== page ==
control signal according to the pulse width of the emission control signal output from the photo sensor; and generate and transfer a scan signal and an emission control signal to the pixel portion.  The data driver is adapted to generate and transfer a
data signal to the pixel portion.  The device also includes a pixel portion including a pixel adapted to: emit light according to the data signal, the scan signal, and the emission control signal; and display an image corresponding to the user selected
brightness.


The photo sensor includes a plurality of registers divided into a plurality of groups, wherein the same gamma compensation coefficient but a plurality of different emission times are stored in the plurality of registers in a same group.  One of
the plurality of registers is selected from the plurality of registers in the photo sensor according to the sensed brightness of the ambient light.  The photo sensor further includes: an optical sensing section adapted to output an analog sensing signal
corresponding to the sensed brightness of the ambient light; an analog-to-digital converter adapted to convert the analog sensing signal from the optical sensing section into a digital sensing signal; and a counter adapted to count a predetermined number
during one frame period and generate a corresponding counting signal.  The photo sensor further includes: a conversion processor adapted to output a control signal based on the digital sensing signal and the counting signal; a plurality of registers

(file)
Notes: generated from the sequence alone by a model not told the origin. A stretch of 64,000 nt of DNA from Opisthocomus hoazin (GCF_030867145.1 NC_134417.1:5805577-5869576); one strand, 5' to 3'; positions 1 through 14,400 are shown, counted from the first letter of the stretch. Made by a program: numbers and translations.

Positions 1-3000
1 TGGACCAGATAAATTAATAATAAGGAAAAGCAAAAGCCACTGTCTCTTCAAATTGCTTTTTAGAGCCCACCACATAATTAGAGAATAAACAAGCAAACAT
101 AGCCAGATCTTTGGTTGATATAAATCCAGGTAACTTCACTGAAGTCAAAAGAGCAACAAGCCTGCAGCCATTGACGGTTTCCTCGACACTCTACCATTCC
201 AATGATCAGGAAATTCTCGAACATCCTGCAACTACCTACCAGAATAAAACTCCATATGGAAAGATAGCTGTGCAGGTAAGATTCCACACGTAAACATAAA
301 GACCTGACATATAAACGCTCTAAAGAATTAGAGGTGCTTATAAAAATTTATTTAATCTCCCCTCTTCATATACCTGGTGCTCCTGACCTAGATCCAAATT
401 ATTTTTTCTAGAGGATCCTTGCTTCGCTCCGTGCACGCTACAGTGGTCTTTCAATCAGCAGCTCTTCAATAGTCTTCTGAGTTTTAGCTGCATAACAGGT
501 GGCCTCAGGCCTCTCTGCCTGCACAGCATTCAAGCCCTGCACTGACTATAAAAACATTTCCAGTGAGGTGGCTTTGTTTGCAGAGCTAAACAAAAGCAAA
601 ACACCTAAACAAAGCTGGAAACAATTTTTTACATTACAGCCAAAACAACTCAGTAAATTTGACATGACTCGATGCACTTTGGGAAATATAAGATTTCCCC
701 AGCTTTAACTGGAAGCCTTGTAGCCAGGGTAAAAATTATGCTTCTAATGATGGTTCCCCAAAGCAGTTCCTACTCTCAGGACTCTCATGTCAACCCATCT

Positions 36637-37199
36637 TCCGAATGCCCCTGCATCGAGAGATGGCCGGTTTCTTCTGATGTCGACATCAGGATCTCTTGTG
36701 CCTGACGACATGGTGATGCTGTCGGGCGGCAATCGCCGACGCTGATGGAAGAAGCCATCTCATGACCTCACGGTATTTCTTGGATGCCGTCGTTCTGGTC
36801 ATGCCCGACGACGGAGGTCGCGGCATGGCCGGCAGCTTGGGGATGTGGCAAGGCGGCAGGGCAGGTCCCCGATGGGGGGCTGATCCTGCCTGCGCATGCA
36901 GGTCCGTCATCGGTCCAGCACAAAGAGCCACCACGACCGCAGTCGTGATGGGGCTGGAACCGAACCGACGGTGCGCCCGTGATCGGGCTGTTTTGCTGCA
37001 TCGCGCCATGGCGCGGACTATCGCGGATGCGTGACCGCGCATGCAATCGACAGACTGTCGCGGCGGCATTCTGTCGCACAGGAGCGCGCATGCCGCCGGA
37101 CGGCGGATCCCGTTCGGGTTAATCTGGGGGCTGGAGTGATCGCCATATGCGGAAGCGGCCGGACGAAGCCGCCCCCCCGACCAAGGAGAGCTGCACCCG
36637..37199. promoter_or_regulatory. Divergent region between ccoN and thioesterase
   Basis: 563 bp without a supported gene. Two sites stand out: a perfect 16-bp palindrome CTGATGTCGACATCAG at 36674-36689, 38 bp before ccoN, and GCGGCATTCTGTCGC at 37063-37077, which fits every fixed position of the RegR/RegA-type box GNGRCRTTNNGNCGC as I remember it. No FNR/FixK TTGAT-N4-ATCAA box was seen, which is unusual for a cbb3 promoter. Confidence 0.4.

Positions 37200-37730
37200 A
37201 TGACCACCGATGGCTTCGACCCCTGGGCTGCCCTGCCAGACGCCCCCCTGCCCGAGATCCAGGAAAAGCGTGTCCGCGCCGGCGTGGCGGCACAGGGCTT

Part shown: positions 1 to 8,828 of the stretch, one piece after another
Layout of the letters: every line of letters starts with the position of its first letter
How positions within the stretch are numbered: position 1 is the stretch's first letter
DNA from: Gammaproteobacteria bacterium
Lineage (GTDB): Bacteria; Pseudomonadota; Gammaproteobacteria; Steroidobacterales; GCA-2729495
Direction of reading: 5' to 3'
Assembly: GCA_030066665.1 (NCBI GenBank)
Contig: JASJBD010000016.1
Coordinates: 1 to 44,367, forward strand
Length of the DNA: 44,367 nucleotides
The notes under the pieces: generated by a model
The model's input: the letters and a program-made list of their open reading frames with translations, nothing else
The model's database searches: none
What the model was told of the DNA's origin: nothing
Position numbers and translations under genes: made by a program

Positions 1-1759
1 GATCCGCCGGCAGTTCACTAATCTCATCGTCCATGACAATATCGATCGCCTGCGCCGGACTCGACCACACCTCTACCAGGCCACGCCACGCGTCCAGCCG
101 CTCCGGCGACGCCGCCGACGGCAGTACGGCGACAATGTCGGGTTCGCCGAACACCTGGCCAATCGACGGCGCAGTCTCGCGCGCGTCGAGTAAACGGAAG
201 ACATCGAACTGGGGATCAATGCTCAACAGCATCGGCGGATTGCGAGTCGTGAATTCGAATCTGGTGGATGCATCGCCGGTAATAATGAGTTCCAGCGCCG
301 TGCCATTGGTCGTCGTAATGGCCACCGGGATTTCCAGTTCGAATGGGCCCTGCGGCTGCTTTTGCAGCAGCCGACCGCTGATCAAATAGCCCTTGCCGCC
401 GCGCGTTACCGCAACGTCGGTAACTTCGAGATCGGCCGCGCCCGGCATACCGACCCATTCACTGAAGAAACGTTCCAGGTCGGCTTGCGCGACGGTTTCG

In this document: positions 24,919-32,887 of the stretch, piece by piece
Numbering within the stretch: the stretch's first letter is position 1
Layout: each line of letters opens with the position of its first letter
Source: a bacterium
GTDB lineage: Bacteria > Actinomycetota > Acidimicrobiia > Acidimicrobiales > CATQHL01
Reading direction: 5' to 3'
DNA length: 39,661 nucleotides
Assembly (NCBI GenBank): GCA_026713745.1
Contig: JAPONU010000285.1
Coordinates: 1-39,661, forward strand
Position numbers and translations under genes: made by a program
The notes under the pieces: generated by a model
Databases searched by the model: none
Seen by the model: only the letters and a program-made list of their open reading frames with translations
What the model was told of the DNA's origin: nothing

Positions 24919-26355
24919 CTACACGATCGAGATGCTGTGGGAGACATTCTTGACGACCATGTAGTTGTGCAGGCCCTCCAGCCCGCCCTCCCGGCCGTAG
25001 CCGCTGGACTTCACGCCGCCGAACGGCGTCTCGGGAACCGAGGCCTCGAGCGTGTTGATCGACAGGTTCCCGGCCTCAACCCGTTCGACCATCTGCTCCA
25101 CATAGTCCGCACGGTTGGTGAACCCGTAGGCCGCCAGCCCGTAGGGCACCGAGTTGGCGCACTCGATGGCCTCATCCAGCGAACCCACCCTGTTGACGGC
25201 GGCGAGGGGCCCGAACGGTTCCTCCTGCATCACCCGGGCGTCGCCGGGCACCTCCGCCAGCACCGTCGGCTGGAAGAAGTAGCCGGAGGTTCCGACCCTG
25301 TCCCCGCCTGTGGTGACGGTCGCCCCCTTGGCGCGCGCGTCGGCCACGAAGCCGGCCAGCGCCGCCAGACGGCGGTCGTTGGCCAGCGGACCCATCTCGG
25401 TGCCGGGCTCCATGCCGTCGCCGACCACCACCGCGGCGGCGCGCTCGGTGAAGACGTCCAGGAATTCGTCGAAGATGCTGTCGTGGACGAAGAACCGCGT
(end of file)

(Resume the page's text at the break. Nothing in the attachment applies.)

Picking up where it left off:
adapted to separate the sensed brightness of the ambient light into a plurality of stages of brightness, and store a plurality of register set values and a plurality of emission times of a pixel corresponding to the plurality of stages; and a first
selector adapted to select and output one of the plurality of register set values according to the control signal output from the conversion processor.  The photo sensor further includes: a second selector adapted to provide an output for displaying the
image after adjusting a luminance corresponding to the sensed brightness of the ambient light or for displaying the image with a predetermined luminance.


A gamma compensation signal output from the gamma compensation circuit adjusts the data signal.  The gamma compensation circuit includes: an amplitude control register adapted to control an upper stage gradation voltage and a lower stage
gradation voltage according to the plurality of register set values; a curve control register adapted to select an intermediate stage gradation voltage according to a second register set value to control a gamma curve; and a first selecting section
adapted to select the upper stage gradation voltage by a first register set bit value output from the amplitude control register.  The gamma compensation circuit also includes: a second selecting section adapted to select the lower stage gradation
voltage by a third register set bit output from the amplitude control register; a third selecting section adapted to output a first intermediate stage gradation voltage by a fourth register set bit value output from the curve control register; and a